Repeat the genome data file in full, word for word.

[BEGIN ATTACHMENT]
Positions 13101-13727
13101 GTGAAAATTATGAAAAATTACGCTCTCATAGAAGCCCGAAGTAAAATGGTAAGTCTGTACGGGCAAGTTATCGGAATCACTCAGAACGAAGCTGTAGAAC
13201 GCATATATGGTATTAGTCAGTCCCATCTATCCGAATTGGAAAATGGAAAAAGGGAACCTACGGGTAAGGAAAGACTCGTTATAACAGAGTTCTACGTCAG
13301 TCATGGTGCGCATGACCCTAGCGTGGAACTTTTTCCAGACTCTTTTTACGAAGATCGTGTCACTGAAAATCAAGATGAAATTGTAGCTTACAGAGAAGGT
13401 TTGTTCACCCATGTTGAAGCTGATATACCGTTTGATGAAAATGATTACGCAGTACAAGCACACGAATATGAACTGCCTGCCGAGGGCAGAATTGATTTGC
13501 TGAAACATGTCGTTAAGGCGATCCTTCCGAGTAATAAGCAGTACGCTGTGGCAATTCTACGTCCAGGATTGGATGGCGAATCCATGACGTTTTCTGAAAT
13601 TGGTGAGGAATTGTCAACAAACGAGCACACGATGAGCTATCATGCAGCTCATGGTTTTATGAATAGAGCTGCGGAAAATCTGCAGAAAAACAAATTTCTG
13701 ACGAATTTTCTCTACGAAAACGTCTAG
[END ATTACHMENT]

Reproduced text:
Positions 13101-13727
13101 GTGAAAATTATGAAAAATTACGCTCTCATAGAAGCCCGAAGTAAAATGGTAAGTCTGTACGGGCAAGTTATCGGAATCACTCAGAACGAAGCTGTAGAAC
13201 GCATATATGGTATTAGTCAGTCCCATCTATCCGAATTGGAAAATGGAAAAAGGGAACCTACGGGTAAGGAAAGACTCGTTATAACAGAGTTCTACGTCAG
13301 TCATGGTGCGCATGACCCTAGCGTGGAACTTTTTCCAGACTCTTTTTACGAAGATCGTGTCACTGAAAATCAAGATGAAATTGTAGCTTACAGAGAAGGT
13401 TTGTTCACCCATGTTGAAGCTGATATACCGTTTGATGAAAATGATTACGCAGTACAAGCACACGAATATGAACTGCCTGCCGAGGGCAGAATTGATTTGC
13501 TGAAACATGTCGTTAAGGCGATCCTTCCGAGTAATAAGCAGTACGCTGTGGCAATTCTACGTCCAGGATTGGATGGCGAATCCATGACGTTTTCTGAAAT
13601 TGGTGAGGAATTGTCAACAAACGAGCACACGATGAGCTATCATGCAGCTCATGGTTTTATGAATAGAGCTGCGGAAAATCTGCAGAAAAACAAATTTCTG
13701 ACGAATTTTCTCTACGAAAACGTCTAG